Vaccinations Debate Kit Resources

The Vaccinations Debate Kit  looks at Vaccinations, and asks what the best public health policy should be.

Should children be required to have all their vaccinations before they can go to school?

The kit allows students to look at the argument from all sides; exploring the best public health policies to protect the public while balancing individual freedoms.

All the facts in the Vaccinations Debate Kit have been researched. This page is populated with references and additional information relating to the kit.

How have your students’ opinions changed?

The aim of the kit is to explore the social, ethical and political issues around vaccinations. We’ve created an online survey to help you track your how your students’ opinions change throughout the activity.

Further reading and resources

e-Bug Vaccination Timeline (e-Bug)

Students can make a personalised vaccination timeline.

Immunisation against infectious disease (GOV.UK)

The Green Book has the latest information on vaccines and vaccination procedures, for vaccine preventable infectious diseases in the UK.

e-Bug Vaccinations Lesson (e-Bug)

Lesson resource from e-Bug  looking at the story of Edward Jenner and his discovery of the first vaccine.

Public Health Matters: Why vaccinate? (GOV.UK)

Blog post by Public Health England.

Public Health Matters: Fighting the flu on a new front (GOV.UK)

Blog post by Public Health England.

Public Health Matters: Getting back on track to eliminating measles (GOV.UK)

Blog post by Public Health England.

RETRACTED: Ileal-lymphoid-nodular hyperplasia, non-specific colitis, and pervasive developmental disorder in children (The Lancet)

Andrew Wakefield’s retracted paper in The Lancet, 1998.

NHS Immunisation Statistics, England – 2013-14 (Health & Social Care Information Centre)

Immunisations statistics for England from Public Health England.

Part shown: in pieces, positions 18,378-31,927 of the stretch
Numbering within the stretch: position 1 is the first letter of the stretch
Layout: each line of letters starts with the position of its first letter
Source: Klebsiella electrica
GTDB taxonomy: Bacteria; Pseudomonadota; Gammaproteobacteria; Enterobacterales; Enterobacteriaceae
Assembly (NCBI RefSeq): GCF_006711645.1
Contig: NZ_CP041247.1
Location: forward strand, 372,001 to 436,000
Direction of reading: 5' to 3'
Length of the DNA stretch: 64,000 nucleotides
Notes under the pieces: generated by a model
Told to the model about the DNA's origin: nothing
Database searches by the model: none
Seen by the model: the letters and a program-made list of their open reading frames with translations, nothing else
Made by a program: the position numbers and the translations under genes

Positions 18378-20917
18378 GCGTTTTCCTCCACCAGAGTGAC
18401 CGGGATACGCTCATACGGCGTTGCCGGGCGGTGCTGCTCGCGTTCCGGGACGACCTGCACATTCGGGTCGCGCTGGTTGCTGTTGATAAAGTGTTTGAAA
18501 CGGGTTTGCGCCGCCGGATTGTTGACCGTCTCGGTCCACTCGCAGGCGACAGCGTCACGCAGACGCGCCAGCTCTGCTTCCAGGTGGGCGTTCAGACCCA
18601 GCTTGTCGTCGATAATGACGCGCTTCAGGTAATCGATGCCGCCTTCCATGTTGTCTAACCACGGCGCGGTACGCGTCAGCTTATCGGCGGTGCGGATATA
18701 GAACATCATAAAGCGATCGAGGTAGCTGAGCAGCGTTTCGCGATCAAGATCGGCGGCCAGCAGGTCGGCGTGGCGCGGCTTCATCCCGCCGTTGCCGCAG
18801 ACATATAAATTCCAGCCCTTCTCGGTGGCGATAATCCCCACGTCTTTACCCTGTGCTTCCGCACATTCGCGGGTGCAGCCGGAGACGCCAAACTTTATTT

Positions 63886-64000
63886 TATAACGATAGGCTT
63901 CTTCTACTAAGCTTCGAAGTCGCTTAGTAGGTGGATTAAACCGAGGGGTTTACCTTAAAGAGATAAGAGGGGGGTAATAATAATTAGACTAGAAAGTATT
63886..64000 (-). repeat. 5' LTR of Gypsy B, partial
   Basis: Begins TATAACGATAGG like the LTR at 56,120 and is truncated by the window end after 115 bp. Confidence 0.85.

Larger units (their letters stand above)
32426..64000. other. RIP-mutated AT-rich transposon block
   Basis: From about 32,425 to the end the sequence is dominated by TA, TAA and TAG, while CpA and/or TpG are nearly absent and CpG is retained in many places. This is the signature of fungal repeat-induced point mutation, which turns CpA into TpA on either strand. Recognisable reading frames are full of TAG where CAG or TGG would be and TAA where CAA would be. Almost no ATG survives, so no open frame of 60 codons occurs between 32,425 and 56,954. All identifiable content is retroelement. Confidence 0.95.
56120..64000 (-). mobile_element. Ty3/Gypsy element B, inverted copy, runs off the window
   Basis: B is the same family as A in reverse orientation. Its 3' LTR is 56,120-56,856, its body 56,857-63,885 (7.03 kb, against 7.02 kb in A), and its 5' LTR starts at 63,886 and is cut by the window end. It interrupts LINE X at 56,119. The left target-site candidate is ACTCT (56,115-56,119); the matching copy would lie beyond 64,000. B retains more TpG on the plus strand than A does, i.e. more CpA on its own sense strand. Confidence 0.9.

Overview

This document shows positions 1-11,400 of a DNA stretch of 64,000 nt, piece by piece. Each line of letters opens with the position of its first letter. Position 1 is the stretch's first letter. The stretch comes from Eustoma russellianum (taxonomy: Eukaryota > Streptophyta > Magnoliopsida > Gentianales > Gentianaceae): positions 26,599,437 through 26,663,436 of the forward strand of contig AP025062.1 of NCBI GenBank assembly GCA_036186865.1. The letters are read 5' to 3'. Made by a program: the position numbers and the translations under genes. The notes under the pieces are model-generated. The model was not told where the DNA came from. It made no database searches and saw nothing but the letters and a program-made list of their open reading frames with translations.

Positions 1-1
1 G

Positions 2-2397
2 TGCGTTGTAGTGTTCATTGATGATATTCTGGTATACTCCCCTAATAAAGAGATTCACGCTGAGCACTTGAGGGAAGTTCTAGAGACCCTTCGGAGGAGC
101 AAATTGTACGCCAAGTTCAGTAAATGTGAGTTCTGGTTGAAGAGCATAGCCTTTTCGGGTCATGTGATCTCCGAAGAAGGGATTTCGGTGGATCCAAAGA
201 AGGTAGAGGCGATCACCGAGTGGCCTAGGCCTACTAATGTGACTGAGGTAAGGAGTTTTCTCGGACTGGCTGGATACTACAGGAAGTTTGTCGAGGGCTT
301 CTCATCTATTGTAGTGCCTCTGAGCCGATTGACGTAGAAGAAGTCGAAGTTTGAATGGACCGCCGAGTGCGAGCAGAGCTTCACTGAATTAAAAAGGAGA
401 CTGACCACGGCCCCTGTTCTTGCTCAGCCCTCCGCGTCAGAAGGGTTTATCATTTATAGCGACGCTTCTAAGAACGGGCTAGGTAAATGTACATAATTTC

National, State, and Selected Local Area Vaccination Coverage Among Children Aged 19–35 Months — United States, 2013 (Centres for Disease Control and Prevention)

Report on vaccination coverage in the US.

‘Balderdash’ – expert’s damning verdict on the latest claims of discredited MMR scaremonger Andrew Wakefield (The Independent)

The discredited doctor who triggered the MMR scare 15 years ago has pinned the blame for the outbreak of measles in south Wales on the Government…

The Wakefield MMR verdict (Bad Science, Ben Goldacre)

In medicine, “untoward incident inquiries” tend to look for systems failures, rather than one individual to blame…

To Protect His Son, A Father Asks School To Bar Unvaccinated Children (NPR)

Carl Krawitt has watched his son, Rhett, now 6, fight leukemia for the past 4 1/2 years. For more than three of those years, Rhett has undergone round after round of chemotherapy. Last year he finished chemotherapy, and doctors say he is in remission.

Now, there’s a new threat, one that the family should not have to worry about: measles…

Vilifying Parents Who Don’t Vaccinate Their Kids Is Counterproductive (Scientific American)

The ongoing measles outbreak in the U.S., which has spread to 14 states, has provoked a rising vilification of parents who refuse to vaccinate their children. This vilification is understandable, but it’s also potentially dangerous. Many who are being castigated aren’t changing their minds. Under attack, they are instead defending their choices more fiercely and working ever harder to promote their anti-vaccine arguments and influence other parents still trying to figure out what to do…

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